But as Young leaves, he can’t help but worry about what will happen to neighborhoods like Shawnee as outside-investor-backed firms like Amherst buy more and more homes. 

He wonders what will happen to the people who live there and how many more will get priced out.

“It just puts some people in tough situations,” he said. “For some folks, this is all we have.”

The post A corporate landlord’s takeover spotlights racial inequities and displacement fears in west Louisville appeared first on Kentucky Center for Investigative Reporting.

Letcher County jail evacuates after flood cuts off running water Friday, Jul 29 2022 

Brown flood water inundates the streets of Hindman, Ky. in Knott County. Water comes up a few feet from the ground.

Katie Myers

Downtown Whitesburg, Ky., in Letcher Co., sees devastating floods after heavy rain in late July.

The Kentucky Department of Corrections evacuated 117 people held at the Letcher County Jail after intense flooding in the area cut off the facility’s access to running water.

Letcher County jailer Bert Slone said the water crested a few hundred feet from the jail, but much of town could be without water for two weeks.

Gov. Andy Beshear has confirmed 16 flood related deaths so far, with more deaths expected in the coming days. 

The incarcerated people held at the jail didn’t have a chance to tell loved ones on the outside where they were headed, Slone said, but that they will be able to make phone calls once they’ve arrived at another Department of Corrections facility. Corrections officials have not yet responded to a request for comment or to confirm where the evacuees were headed.

“One of the hardest things to do is to put yourself in the place of a parent, an uncle an aunt a brother or sister that you could have someone in a jail and somebody would move them and not tell you anything about it,” Slone said, but added that the Department of Corrections doesn’t release transportation information ahead of time for security reasons. “We’ve talked to a lot of family members today and tried to explain why we moved them.”

Jails are required to provide hot and cold running water as well as at least one water fountain, according to Kentucky’s jail standards. Letcher County jail staff brought in bottled water, but they asked the Department of Corrections to transport the people held there because they didn’t expect the water to be restored for weeks.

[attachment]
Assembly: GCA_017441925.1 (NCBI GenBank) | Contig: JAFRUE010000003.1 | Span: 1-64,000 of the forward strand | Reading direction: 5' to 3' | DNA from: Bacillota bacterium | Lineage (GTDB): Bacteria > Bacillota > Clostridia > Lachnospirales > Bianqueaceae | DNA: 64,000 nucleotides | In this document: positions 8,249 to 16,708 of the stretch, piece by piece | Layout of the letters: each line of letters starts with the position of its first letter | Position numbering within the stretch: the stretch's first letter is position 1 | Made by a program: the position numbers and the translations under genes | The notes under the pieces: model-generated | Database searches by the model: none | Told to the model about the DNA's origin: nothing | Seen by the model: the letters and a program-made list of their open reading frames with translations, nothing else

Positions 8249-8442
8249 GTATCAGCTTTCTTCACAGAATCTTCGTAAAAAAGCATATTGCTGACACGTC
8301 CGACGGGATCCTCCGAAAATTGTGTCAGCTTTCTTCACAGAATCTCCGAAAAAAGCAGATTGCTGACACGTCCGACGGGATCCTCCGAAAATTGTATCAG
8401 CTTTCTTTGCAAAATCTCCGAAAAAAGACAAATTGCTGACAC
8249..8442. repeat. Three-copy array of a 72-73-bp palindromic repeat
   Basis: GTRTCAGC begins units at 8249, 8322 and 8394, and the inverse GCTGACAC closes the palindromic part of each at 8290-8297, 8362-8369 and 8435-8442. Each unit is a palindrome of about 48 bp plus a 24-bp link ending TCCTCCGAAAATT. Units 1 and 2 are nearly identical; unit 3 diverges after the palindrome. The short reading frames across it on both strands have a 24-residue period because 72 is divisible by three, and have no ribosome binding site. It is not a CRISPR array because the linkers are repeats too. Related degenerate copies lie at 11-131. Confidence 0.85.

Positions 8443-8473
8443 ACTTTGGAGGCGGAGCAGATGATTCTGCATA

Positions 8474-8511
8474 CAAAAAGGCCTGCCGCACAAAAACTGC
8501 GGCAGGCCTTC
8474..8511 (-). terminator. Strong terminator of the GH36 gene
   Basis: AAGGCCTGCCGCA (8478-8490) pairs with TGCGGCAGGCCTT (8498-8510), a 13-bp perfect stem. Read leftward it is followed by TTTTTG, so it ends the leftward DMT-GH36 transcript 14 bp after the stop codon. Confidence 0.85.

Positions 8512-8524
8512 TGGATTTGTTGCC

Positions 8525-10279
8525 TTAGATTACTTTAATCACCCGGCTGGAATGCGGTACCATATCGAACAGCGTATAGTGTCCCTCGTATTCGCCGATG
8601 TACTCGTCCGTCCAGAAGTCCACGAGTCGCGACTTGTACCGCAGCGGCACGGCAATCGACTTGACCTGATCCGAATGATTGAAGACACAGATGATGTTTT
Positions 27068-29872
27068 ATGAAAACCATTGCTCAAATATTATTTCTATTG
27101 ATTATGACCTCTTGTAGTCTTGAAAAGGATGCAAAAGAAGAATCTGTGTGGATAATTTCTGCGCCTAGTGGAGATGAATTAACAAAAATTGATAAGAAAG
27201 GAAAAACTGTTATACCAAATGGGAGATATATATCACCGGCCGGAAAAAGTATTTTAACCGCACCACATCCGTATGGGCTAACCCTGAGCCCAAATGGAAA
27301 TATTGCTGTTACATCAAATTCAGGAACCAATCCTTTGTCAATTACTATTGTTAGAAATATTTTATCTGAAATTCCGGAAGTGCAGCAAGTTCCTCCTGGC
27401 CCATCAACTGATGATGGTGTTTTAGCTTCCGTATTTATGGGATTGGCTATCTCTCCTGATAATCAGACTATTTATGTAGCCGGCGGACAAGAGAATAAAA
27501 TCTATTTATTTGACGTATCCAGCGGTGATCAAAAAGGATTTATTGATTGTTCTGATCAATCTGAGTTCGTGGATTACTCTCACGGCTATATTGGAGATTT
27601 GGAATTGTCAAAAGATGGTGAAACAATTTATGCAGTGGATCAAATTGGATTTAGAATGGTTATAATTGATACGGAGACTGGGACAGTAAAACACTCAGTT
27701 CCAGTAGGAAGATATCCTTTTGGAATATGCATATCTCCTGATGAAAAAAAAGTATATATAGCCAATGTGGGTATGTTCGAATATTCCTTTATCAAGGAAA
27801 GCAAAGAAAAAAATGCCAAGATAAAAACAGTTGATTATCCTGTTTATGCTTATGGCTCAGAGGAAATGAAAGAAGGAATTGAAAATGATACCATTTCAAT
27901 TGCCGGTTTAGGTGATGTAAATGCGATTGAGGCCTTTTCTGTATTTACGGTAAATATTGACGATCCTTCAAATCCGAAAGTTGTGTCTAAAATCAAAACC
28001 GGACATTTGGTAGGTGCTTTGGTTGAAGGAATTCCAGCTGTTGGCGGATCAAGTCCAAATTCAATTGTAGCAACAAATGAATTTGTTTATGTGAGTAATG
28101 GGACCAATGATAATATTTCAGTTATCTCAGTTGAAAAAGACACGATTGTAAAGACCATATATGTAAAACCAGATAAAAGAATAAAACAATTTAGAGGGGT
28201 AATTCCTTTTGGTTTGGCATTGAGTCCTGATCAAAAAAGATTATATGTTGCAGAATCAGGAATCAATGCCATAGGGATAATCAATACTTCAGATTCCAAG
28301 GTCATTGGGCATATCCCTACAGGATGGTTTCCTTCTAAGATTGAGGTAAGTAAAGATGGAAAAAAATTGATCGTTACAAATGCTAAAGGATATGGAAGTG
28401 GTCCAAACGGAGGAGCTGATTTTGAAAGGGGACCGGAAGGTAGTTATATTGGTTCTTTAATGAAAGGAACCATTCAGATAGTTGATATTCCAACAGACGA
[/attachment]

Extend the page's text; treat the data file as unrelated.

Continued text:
The North Fork of the Kentucky River winds back and forth between Slone’s house in the Upper Bottom part of town and Letcher County’s jail and courthouse on Main Street, less than a mile away. Slone’s brother pulled in the driveway early Thursday morning to warn that a flood was coming.

Slone went inside to gather his family. He said it only felt like a couple of minutes had passed, but when he went back outside the truck was gone and the water had already surrounded the house, trapping the family inside.

Cellular service was down as well, so Slone communicated with jail staff using Facebook messenger and contacted the state to start arranging for an evacuation.

The water receded enough for Slone to get to the jail around 5 p.m. Thursday. Department of Corrections staff from all over the state started gathering to help transport the 117 people held in the jail, with the first convoy carrying incarcerated women leaving around 1 a.m. Friday morning. The last of three transportation convoys left the jail around noon, Slone said.

The whole town has been assessing the damage, including Slone’s staff. 

“I just had a guard come in the door, and his family lost their home. I hadn’t seen him for several days,” Slone said.

Flood waters have disrupted running water across the region, according to Mark Lewis, the general manager of the Letcher County Water and Sewer District, a water distributor that buys water from nearby sources, including the city-run water plant that supplies water to the jail. 

Lewis said the county’s water and sewer district services more than 3,000 customers and purchases water from Knott County Water, City of Jenkins and the City of Whitesburg. Lewis said the Letcher County district was assessing damage to their distribution systems, but they couldn’t get water flowing again until the other water sources start supplying water again.

“We are kind of at the mercy of the other entities, they have to have water to provide to us,” Lewis said.

The post Letcher County jail evacuates after flood cuts off running water appeared first on Kentucky Center for Investigative Reporting.

Shawnee Park police shooting highlights arrest warrant policy gaps Wednesday, Jul 20 2022 

Shawnee Park Louisville police shooting crime scene.